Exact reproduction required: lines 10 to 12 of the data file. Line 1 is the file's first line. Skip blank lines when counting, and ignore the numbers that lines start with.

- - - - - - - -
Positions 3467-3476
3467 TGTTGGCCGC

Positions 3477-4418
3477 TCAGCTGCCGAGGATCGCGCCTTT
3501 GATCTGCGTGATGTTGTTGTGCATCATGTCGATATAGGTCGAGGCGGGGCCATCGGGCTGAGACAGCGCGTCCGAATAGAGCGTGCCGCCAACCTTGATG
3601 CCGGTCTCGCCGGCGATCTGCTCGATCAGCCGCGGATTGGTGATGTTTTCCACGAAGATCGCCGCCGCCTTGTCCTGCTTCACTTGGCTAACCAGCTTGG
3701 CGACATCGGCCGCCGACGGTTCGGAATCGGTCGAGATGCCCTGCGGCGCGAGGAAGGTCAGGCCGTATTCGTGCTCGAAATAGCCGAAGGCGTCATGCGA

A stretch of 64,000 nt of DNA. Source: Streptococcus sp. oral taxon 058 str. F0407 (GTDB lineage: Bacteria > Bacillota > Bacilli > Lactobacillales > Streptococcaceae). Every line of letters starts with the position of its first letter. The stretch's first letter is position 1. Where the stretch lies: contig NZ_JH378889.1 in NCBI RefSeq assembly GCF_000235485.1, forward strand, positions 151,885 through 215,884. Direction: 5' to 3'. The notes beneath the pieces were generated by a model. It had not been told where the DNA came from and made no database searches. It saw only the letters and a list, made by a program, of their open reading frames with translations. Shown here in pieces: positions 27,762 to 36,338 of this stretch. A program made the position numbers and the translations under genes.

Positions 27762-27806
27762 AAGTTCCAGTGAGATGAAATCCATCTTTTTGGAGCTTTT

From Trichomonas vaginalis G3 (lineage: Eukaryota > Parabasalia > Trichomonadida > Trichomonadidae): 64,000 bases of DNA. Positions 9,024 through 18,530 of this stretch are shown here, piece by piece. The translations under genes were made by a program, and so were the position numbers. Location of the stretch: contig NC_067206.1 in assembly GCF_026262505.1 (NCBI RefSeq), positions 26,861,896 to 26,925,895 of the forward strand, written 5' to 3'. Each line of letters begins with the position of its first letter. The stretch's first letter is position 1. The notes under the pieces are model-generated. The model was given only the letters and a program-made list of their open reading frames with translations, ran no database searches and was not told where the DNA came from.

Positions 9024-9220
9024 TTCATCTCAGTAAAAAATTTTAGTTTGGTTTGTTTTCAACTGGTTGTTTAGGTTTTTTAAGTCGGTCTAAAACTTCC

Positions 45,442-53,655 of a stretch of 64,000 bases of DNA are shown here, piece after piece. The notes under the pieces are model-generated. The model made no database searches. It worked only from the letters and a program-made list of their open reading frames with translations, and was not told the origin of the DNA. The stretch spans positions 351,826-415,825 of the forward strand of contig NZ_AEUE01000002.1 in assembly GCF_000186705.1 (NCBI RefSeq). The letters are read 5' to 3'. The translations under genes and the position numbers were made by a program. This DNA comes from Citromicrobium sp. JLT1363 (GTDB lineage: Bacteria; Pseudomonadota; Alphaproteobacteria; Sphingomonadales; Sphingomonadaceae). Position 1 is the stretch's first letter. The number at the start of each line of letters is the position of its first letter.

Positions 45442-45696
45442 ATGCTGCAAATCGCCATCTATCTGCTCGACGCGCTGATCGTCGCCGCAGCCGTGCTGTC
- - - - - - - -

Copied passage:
27762 AAGTTCCAGTGAGATGAAATCCATCTTTTTGGAGCTTTT

From Trichomonas vaginalis G3 (lineage: Eukaryota > Parabasalia > Trichomonadida > Trichomonadidae): 64,000 bases of DNA. Positions 9,024 through 18,530 of this stretch are shown here, piece by piece. The translations under genes were made by a program, and so were the position numbers. Location of the stretch: contig NC_067206.1 in assembly GCF_026262505.1 (NCBI RefSeq), positions 26,861,896 to 26,925,895 of the forward strand, written 5' to 3'. Each line of letters begins with the position of its first letter. The stretch's first letter is position 1. The notes under the pieces are model-generated. The model was given only the letters and a program-made list of their open reading frames with translations, ran no database searches and was not told where the DNA came from.

Positions 9024-9220